Sensipar’s most common side effects are dizziness, skin tingling, nausea and vomiting, with the usual undesirables less likely.  Fortunately, so far, touch wood, mine are minimal (and I would like them to stay that way).  Once all is under control and stable, I will go to weekly blood tests.

I have been on Sensipar now for about a month.  Early days, but worth documenting.  I’m looking forward to two main benefits: reduced itchiness (which is happening, I don’t use the creams anymore) and my bones recovering the calcium that has been leached from them over the last year.  I won’t be able to feel that when it happens, but, I have a bone density test coming up next year, and I am expecting good news.

I’ll let you know how things proceed.


Thursday, 18 August 2011 20:19

Dialysis, fistulas and fatal haemorrhages

This post is about fistulas, the dialyser’s lifeline.  It’s about how and why the can haemorrhage, signs and symptoms that indicate a potential problem and action to take to prevent it.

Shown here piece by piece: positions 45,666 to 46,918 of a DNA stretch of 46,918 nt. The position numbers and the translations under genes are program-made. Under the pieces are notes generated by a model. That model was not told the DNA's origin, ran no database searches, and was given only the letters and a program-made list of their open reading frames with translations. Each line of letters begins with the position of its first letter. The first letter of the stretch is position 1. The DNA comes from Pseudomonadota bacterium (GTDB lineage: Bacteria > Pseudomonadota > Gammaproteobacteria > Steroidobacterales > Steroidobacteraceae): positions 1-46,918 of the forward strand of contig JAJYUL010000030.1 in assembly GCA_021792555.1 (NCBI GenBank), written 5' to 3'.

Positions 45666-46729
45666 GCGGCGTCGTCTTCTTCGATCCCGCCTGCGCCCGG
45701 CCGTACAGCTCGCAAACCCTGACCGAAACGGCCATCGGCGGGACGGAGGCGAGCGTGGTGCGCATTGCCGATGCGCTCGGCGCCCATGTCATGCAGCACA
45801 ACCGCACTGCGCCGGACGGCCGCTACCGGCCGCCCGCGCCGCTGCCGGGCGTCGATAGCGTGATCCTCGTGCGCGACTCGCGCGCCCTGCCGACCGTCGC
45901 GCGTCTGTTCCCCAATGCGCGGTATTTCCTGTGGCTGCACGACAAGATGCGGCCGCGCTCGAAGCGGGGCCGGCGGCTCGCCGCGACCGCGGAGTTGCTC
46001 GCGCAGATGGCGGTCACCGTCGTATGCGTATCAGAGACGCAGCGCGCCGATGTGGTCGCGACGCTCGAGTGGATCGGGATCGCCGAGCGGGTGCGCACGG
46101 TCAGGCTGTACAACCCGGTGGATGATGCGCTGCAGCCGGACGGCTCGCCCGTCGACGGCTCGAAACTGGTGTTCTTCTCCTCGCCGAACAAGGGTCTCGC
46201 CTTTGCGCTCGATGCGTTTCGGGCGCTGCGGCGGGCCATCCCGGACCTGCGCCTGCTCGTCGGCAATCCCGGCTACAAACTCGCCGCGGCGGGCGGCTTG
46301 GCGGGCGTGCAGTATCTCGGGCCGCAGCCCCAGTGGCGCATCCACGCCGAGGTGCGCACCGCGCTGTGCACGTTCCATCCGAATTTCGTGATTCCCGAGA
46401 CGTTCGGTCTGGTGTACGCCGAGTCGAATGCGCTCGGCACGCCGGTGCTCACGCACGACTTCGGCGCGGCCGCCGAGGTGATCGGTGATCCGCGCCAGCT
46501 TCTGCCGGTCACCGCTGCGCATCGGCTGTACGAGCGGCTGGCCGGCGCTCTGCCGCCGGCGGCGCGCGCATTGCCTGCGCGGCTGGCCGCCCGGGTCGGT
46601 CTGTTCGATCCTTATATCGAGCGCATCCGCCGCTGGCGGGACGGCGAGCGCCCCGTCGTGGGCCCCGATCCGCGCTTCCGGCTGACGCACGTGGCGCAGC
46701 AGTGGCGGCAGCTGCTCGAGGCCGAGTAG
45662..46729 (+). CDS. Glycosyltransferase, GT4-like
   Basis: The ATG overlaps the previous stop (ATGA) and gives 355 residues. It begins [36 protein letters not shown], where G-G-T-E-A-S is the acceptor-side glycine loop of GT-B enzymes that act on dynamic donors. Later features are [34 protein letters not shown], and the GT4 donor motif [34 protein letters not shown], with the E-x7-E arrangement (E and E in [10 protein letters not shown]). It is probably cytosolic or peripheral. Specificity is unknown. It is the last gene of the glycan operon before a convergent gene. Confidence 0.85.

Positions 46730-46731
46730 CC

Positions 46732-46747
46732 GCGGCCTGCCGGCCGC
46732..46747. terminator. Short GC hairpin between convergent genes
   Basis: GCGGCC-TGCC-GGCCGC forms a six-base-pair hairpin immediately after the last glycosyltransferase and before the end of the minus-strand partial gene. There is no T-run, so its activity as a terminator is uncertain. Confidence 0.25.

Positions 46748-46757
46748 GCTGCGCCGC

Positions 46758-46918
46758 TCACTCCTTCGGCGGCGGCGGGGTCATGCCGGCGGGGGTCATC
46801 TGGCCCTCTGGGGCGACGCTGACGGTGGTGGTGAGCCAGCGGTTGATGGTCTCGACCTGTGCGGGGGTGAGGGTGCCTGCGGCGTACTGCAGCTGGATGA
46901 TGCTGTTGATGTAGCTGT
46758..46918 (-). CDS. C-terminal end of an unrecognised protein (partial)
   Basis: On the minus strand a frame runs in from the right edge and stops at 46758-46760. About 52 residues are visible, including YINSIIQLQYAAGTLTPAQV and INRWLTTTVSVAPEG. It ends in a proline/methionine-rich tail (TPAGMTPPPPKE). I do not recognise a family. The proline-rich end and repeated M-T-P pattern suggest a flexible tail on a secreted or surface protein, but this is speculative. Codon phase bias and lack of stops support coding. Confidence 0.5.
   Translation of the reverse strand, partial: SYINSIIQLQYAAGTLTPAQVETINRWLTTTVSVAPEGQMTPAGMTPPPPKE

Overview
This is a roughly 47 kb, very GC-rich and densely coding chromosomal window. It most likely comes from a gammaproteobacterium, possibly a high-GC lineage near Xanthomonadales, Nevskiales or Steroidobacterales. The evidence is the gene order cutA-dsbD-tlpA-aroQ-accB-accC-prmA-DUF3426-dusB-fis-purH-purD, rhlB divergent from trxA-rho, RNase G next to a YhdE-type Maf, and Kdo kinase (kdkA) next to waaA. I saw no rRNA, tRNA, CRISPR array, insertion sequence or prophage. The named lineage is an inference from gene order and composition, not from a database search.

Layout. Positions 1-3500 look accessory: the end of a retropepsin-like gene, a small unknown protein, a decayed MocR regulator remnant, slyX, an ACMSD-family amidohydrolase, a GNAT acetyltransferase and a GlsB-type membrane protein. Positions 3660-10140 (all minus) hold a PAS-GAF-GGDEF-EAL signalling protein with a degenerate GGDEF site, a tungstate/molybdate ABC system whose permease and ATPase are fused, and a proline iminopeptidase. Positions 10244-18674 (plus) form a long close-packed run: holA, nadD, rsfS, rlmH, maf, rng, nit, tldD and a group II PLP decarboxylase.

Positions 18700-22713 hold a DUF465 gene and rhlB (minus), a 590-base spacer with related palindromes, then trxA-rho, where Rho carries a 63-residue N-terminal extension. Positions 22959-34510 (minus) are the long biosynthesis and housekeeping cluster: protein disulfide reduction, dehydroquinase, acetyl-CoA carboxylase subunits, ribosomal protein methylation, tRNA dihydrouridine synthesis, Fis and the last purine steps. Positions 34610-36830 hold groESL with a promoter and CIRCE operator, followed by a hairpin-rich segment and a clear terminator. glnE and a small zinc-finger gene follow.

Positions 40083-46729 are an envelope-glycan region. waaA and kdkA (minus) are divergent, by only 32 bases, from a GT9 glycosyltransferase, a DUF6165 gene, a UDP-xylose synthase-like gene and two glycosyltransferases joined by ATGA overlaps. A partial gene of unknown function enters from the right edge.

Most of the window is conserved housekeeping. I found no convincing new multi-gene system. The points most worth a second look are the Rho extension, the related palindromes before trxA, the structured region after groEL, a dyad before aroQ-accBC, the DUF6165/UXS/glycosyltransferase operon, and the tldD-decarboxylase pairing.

We BigD-ers need a fistula to make it easy to insert dialysis needles.  The needles are reasonably large, and cannot be inserted into normal veins.  If you don’t have a fistula and you need to go on dialysis, you usually get a Perm Cath (permanent catheter) or central line that is connected directly to one of several large veins in your neck.  If you can’t grow a fistula on one or both arms because the vein has too much scar tissue, you can have an artificial graft tube, called a graft, inserted into your arm to provide the same access.  I have written about these and how they work in previous posts.

While our fistula keeps us alive, it also threatens our lives.  It is a great big pressurised blood vessel a couple of millimetres under our skin.  A small tear or break, and we can bleed to death in minutes.  Yet we puncture it every day or two and seal it off with a pad or gauze for an hour or so, then we puncture it again.  So just how much of a threat is it?